ULRIKE came to the United States in 1981. She worked in the entertainment industry for a major studio in Hollywood, California, for nearly 20 years. Her work included large scale events, such as the World Stuntmen Awards, Hot 100, MTV Music Awards, Democratic Convention (four events for Bill Clinton), movie premieres, TV show wrap parties (yes, she met her husband of 29 years at the Cheers wrap party - you all remember that show?) and corporate functions. She also curated a monthly art exhibit at Paramount Studio’s dining room for several years.

In 2011, she left the studios and decided to write articles for inspirational magazines about her metaphysical passion, which

she has studied for many years. Over 80 printed articles and 5 published inspirational books later, she continues to teach metaphysical workshops locally. From 2011 to 2013, she was also a contributing writer for the Los Angeles Examiner.


Even though her passion for painting and drawing started in early childhood, it was not until she moved to Palm Springs, California, that she finally fulfilled her dream of being a full-time visual artist.
ULRIKE works mostly with acrylics and texture on canvas, enjoys collage work, paints whimsical 3D objects, and loves bright vibrant colors for her many nature and wildlife-inspired paintings. In this
artistically rich environment of the Coachella Valley, she continues her creative journey. She is frequently featured in galleries, art shows and community exhibitions throughout the region.


ULRIKE is one of the artists chosen for the Idyllwild Deer Project where her fawn Opal is part of the City’s installation. Opal is featured in the dining area of Cafe Aroma. ULRIKE was also elected to be an artist for the Heart for Hope Fundraiser at Loma Linda Children’s Hospital in Indio, which was exhibited at Heather James Gallery and CODA Gallery, Palm Desert, and which raised money for this good cause. Two of her large paintings are permanently installed at the new Loma Linda Children’s Clinic in Riverside.


ULRIKE serves on the Board of the Artists Council as Director of Communications and Member Programs. She loves the business side of art as much as the creative side. She contributes her experience to all scheduled exhibitions, community outreach programs, and is part of the Education Committee and the AC Tech Team.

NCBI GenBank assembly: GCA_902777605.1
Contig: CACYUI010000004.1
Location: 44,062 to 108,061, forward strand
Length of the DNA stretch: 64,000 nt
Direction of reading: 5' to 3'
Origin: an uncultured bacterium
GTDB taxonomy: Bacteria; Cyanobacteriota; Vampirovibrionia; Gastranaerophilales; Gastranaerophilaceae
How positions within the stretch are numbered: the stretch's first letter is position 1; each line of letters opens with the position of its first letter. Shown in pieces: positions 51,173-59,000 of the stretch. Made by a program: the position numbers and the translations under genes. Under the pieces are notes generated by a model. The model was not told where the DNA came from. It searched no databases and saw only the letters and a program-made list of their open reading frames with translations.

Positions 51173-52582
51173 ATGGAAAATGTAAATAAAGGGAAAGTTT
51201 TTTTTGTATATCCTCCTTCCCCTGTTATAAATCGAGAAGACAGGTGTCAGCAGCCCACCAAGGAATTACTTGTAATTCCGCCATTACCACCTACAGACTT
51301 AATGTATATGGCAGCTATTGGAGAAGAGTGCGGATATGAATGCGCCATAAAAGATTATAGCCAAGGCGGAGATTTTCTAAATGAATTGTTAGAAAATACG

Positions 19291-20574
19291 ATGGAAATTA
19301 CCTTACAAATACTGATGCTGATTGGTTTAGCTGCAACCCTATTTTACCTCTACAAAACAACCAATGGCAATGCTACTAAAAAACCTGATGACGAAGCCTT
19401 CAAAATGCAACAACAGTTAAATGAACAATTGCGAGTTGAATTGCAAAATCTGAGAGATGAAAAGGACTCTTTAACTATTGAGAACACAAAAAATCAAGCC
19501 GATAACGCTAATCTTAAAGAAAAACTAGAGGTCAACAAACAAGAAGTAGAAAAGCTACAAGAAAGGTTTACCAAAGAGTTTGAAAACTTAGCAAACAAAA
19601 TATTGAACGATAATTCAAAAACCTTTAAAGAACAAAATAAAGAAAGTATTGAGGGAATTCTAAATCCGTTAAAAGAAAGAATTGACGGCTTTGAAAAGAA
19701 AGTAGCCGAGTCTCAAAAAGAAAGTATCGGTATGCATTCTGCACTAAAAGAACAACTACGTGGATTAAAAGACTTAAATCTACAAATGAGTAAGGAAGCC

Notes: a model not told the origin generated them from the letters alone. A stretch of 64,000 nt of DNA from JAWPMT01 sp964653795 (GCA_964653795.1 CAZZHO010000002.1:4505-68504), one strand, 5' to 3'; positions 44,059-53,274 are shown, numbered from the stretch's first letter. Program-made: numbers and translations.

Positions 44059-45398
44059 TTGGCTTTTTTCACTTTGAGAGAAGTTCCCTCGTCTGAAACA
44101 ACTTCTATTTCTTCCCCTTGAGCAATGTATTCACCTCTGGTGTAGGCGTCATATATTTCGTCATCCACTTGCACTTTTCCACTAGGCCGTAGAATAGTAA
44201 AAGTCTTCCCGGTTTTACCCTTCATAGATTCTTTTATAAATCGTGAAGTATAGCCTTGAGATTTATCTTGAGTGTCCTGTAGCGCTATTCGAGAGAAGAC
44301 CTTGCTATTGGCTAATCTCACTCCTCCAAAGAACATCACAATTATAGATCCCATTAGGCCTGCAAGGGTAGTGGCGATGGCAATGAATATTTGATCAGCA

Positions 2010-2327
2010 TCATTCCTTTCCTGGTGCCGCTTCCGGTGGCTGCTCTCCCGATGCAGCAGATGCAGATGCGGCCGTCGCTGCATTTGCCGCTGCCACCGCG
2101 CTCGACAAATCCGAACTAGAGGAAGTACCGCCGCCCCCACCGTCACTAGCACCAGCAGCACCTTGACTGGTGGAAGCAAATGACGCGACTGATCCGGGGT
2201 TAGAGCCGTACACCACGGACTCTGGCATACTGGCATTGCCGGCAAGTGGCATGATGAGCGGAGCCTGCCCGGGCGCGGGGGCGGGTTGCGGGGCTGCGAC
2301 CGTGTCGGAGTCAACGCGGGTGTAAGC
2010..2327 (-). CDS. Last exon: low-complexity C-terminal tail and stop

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February 2021

We thank Aleta Jacobson for her active involvement in the

Artists Council's Education Team.

Aleta Jacobson is an award-winning collage, acrylic and mixed media artist living and working in Southern California. Aleta’s love for artistic expression developed at an early age. The child of a highly creative family, Aleta’s earliest tools were crayons and her brother’s art books.


As a student, Aleta leaned more toward artistic pursuits, often skipping other classes to hang out in her art

teacher’s room, washing brushes and making art with

scraps that other students didn’t want. Aleta studied

art at Riverside City College, Citrus Community College,

and California Polytechnic University at Pomona. She received a certificate in Graphic Design in 1975. Before college, she studied art in Europe for two months. Aleta began creating commissioned art in the 1970’s for friends and loved ones.


Aleta is now a working artist, instructor, and designer who specializes in creating powerful collage, mixed media, watercolors, and acrylic paintings using a variety of tools

and materials, including art tissues that she stains by hand. Aleta is inspired by life events, current events, nature, and the environment. While her work is predominantly abstract

in nature, she still seeks to allow the viewer's imagination

to find familiar images and themes.


She creates her work using the same basic design

principles and structure that collage artists have

traditionally used. Each piece typically evolves from

a thought, a vision, a memory, a photograph or a scrap

of paper that moves her.


She counts many of the great 20th Century Collage and Mixed Media artists -- such as Pablo Picasso, Georges Braque, Robert Motherwell, Nathan Oliveira, Richard Diebenkorn, Kurt Schwitters, Raymond Saunders, and Gerald Brommer -- as influential and inspirational to her work.